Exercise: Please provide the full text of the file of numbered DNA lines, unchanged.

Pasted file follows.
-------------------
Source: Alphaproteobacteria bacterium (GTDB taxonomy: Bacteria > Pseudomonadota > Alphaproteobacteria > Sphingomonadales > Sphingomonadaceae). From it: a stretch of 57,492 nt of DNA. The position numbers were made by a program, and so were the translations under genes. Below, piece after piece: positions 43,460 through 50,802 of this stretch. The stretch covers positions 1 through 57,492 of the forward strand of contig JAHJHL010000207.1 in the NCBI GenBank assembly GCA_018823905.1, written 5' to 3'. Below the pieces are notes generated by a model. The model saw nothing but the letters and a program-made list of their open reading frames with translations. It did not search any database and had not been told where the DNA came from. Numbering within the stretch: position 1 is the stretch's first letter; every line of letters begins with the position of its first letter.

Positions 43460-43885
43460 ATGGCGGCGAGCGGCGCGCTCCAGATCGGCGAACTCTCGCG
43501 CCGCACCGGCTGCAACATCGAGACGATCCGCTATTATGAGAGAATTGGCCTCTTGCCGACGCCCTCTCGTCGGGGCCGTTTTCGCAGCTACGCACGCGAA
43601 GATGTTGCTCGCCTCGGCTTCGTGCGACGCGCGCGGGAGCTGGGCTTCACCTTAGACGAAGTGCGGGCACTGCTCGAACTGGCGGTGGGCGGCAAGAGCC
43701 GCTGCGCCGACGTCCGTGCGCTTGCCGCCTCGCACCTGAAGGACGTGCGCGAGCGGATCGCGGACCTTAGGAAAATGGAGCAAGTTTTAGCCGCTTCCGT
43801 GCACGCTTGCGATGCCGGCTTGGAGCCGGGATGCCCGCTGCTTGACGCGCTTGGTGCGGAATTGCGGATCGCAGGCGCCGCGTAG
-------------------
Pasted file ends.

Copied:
Source: Alphaproteobacteria bacterium (GTDB taxonomy: Bacteria > Pseudomonadota > Alphaproteobacteria > Sphingomonadales > Sphingomonadaceae). From it: a stretch of 57,492 nt of DNA. The position numbers were made by a program, and so were the translations under genes. Below, piece after piece: positions 43,460 through 50,802 of this stretch. The stretch covers positions 1 through 57,492 of the forward strand of contig JAHJHL010000207.1 in the NCBI GenBank assembly GCA_018823905.1, written 5' to 3'. Below the pieces are notes generated by a model. The model saw nothing but the letters and a program-made list of their open reading frames with translations. It did not search any database and had not been told where the DNA came from. Numbering within the stretch: position 1 is the stretch's first letter; every line of letters begins with the position of its first letter.

Positions 43460-43885
43460 ATGGCGGCGAGCGGCGCGCTCCAGATCGGCGAACTCTCGCG
43501 CCGCACCGGCTGCAACATCGAGACGATCCGCTATTATGAGAGAATTGGCCTCTTGCCGACGCCCTCTCGTCGGGGCCGTTTTCGCAGCTACGCACGCGAA
43601 GATGTTGCTCGCCTCGGCTTCGTGCGACGCGCGCGGGAGCTGGGCTTCACCTTAGACGAAGTGCGGGCACTGCTCGAACTGGCGGTGGGCGGCAAGAGCC
43701 GCTGCGCCGACGTCCGTGCGCTTGCCGCCTCGCACCTGAAGGACGTGCGCGAGCGGATCGCGGACCTTAGGAAAATGGAGCAAGTTTTAGCCGCTTCCGT
43801 GCACGCTTGCGATGCCGGCTTGGAGCCGGGATGCCCGCTGCTTGACGCGCTTGGTGCGGAATTGCGGATCGCAGGCGCCGCGTAG